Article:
Last updateWed, 04 May 2016 9am


Future farmers take honors at National FFA convention

LOUISVILLE - Three prize-winning High Springs Community School students traveled to Louisville during the week of Oct. 28 and represented the school’s Future Farmers of America (FFA) chapter at the National Agriscience Fair.

The journey for Cody Emerson, Moss Caballero and Tim Myers started over the summer at the Florida State FFA Convention in Orlando. They each placed first in their respected categories. Cody Emerson was chosen as the overall winner in his division. Winning first place at the state level allowed their projects to be forwarded to the National FFA for the opportunity to represent Florida at the National Agriscience Fair. Only fifteen students from each category were chosen to compete at the national level from a pool of winners representing all 50 states and the U.S. Virgin Islands.

The National FFA Agriscience Fair is a competition for FFA members from grades seven to 12 who are interested in the science and technology of agriculture. To qualify, students must conduct a scientific research project pertaining to the agriculture and food science industries and present their finding to a panel of judges.

Cody Emerson won first place in the food products and processing category with his project that tested consumer’s preferences for red meat used in jerky. Moss Caballero won third place in the power, technical and structural category with his project on energy efficiency. Tim Myers placed ninth in the animal systems category with his project on bee repellents. Emerson was the only first-place winner from Florida and the youngest to ever take first place at the national level.  

As far as futures plans for these students. They each plan on competing in FFA activities throughout high school. After high school, Cody Emerson would like to become a State FFA officer, then attend the University of Florida and obtain a degree in agriculture communication and education and become an agriculture educator. Moss Caballero plans on attending the University of Florida and majoring in journalism with a minor in biotechnology. Tim Myers plans on getting a degree in agriculture and moving to Illinois to take over his family farm.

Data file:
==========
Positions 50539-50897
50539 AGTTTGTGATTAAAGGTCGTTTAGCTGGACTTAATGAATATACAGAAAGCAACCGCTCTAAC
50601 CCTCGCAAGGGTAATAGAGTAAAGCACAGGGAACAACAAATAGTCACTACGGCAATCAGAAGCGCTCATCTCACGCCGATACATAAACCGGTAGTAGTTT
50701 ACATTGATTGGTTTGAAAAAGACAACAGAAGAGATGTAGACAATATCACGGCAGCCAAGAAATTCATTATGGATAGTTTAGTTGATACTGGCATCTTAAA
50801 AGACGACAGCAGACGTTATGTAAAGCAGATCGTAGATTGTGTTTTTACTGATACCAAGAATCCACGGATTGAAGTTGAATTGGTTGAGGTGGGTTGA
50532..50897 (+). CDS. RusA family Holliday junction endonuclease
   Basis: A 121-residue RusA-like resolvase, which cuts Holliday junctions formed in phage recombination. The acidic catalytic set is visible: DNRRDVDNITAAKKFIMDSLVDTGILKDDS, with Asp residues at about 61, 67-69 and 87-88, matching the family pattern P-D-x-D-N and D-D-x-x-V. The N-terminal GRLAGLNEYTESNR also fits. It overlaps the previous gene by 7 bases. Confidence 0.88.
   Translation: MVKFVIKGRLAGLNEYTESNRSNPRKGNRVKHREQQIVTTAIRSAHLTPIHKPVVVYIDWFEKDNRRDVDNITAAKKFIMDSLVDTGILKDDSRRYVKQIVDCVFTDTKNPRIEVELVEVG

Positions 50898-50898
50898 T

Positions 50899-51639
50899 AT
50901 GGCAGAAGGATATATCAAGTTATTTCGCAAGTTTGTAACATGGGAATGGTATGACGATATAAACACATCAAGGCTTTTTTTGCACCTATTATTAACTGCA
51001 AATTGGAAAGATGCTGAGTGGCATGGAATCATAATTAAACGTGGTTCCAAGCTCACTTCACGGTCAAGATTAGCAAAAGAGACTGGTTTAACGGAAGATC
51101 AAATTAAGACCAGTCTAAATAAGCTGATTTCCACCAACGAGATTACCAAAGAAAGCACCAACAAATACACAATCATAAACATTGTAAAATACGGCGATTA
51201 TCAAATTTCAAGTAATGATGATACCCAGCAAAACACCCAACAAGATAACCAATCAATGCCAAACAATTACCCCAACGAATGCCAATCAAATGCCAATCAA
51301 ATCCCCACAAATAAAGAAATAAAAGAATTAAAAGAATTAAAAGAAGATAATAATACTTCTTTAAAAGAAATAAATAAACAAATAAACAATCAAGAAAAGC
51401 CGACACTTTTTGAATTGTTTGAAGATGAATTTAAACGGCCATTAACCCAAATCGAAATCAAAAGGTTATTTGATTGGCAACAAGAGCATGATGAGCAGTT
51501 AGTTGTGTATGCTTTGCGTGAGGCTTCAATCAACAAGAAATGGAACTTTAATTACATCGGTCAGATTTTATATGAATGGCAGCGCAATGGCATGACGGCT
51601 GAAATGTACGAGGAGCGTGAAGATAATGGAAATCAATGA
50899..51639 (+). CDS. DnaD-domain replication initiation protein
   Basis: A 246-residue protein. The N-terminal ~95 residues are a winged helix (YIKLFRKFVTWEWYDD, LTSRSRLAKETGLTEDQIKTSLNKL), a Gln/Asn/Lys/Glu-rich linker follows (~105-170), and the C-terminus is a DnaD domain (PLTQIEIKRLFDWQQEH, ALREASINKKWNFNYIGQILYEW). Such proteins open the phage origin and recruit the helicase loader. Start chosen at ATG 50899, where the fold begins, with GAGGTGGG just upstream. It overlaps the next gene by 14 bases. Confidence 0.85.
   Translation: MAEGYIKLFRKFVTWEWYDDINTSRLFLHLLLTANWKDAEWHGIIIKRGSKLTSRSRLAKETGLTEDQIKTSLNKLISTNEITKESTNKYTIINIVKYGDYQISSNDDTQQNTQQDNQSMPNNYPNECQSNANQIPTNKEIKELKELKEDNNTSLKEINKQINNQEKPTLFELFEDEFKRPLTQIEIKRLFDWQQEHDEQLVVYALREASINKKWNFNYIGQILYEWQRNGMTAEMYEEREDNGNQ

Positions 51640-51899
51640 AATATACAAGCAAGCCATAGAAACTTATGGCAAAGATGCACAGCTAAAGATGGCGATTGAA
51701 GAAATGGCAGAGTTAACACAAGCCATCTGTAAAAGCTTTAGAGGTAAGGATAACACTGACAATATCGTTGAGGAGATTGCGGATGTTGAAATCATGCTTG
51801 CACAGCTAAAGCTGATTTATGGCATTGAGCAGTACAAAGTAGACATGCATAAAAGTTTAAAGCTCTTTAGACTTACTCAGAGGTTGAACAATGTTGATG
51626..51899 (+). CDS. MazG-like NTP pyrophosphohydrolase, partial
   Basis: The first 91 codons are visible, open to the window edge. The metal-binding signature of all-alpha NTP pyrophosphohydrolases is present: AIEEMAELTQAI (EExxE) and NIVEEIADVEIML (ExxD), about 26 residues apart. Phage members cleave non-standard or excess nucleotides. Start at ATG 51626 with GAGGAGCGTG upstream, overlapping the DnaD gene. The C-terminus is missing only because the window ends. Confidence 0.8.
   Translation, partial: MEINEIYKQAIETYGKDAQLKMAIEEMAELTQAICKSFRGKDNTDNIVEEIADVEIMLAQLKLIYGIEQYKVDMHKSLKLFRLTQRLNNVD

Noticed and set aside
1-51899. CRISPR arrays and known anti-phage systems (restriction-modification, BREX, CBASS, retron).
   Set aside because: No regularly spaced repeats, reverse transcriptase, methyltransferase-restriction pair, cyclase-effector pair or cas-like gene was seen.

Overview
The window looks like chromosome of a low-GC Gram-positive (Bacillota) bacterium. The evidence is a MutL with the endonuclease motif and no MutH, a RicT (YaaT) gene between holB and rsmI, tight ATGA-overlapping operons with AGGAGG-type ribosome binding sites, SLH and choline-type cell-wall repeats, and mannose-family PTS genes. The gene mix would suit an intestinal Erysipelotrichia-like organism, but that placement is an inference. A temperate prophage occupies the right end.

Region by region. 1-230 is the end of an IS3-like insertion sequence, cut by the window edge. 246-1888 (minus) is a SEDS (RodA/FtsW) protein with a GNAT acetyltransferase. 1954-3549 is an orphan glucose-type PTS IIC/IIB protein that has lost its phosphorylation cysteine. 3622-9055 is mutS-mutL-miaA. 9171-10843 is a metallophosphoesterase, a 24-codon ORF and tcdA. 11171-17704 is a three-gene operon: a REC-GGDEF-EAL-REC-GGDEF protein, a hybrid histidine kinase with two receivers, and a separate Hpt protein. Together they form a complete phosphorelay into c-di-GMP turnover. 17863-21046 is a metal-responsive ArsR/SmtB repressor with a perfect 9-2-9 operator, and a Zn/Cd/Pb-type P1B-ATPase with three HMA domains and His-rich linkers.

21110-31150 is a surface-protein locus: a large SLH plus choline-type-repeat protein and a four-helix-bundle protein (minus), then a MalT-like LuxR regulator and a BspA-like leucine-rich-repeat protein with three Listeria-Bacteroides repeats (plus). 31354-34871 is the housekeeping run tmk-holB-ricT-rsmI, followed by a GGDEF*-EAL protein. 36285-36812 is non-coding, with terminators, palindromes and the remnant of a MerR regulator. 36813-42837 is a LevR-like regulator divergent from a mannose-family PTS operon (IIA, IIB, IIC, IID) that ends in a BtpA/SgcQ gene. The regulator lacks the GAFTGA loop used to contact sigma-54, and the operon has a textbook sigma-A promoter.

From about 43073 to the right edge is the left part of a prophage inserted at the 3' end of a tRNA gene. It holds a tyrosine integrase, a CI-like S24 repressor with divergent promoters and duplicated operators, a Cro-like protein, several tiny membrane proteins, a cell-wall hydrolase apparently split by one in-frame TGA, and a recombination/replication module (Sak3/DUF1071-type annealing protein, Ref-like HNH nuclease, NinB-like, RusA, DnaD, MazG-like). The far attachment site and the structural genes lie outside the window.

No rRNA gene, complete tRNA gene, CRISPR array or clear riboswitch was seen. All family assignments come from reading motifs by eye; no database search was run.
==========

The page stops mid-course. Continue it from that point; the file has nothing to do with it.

Getting to Louisville was a very expensive trip. There was an overwhelming support from the community to help assist with the expenses. The trip to Louisville will be something these boys will never forget. It was an honor and privilege to represent High Springs and the State of Florida at the convention.  

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Harvest Fest marks the season

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Crowds line the street in Alachua's downtown area. The festival has been held in Alachua for a number of years, featuring food, arts and crafts and souvenirs.

 ALACHUA – It was a beautiful stroll down Main Street for Brighton Taylor and her dog, Tyson, on Sunday, Nov. 10. The sun was shining, there was a cool breeze and the sweet smell of kettle corn filled the air. They did not have the street to themselves, however. They shared this picturesque day with hundreds.

There were booths and tents lining the street as far as the eye could see for the annual Alachua Main Street Harvest Festival. People from all over Alachua County walked the main street in downtown Alachua, taking in all the festival had to offer.

“There is really a little bit of everything,” Taylor said. “I like to look at the art and different crafts that people bring.”

This was not Brighton’s first time visiting the annual festival, but it was Tyson the dog’s first time experiencing the day. He seemed really excited to be around that many people and kids, Brighton said.

With all of the booths available for people to browse, there was no shortage of options. Several offered fried food, featuring fish, scallops, clams and crab cakes. Others had cotton candy and kettle corn, along with drinks and other snacks.

But food was not the only thing bringing in the crowds. There were some attractions for kids, with bungee jumping trampolines set up, as well as a small track where kids could drive motorized animal carts.

Local businesses brought out displays to attract possible future customers. A roller derby team was out looking to recruit future members.

The Alachua Police Department was in attendance, with a squad car they let kids climb into.

Bill Blake, a Newberry resident who made the trip with his sons to visit the festival, was more pleased with the weather than anything else.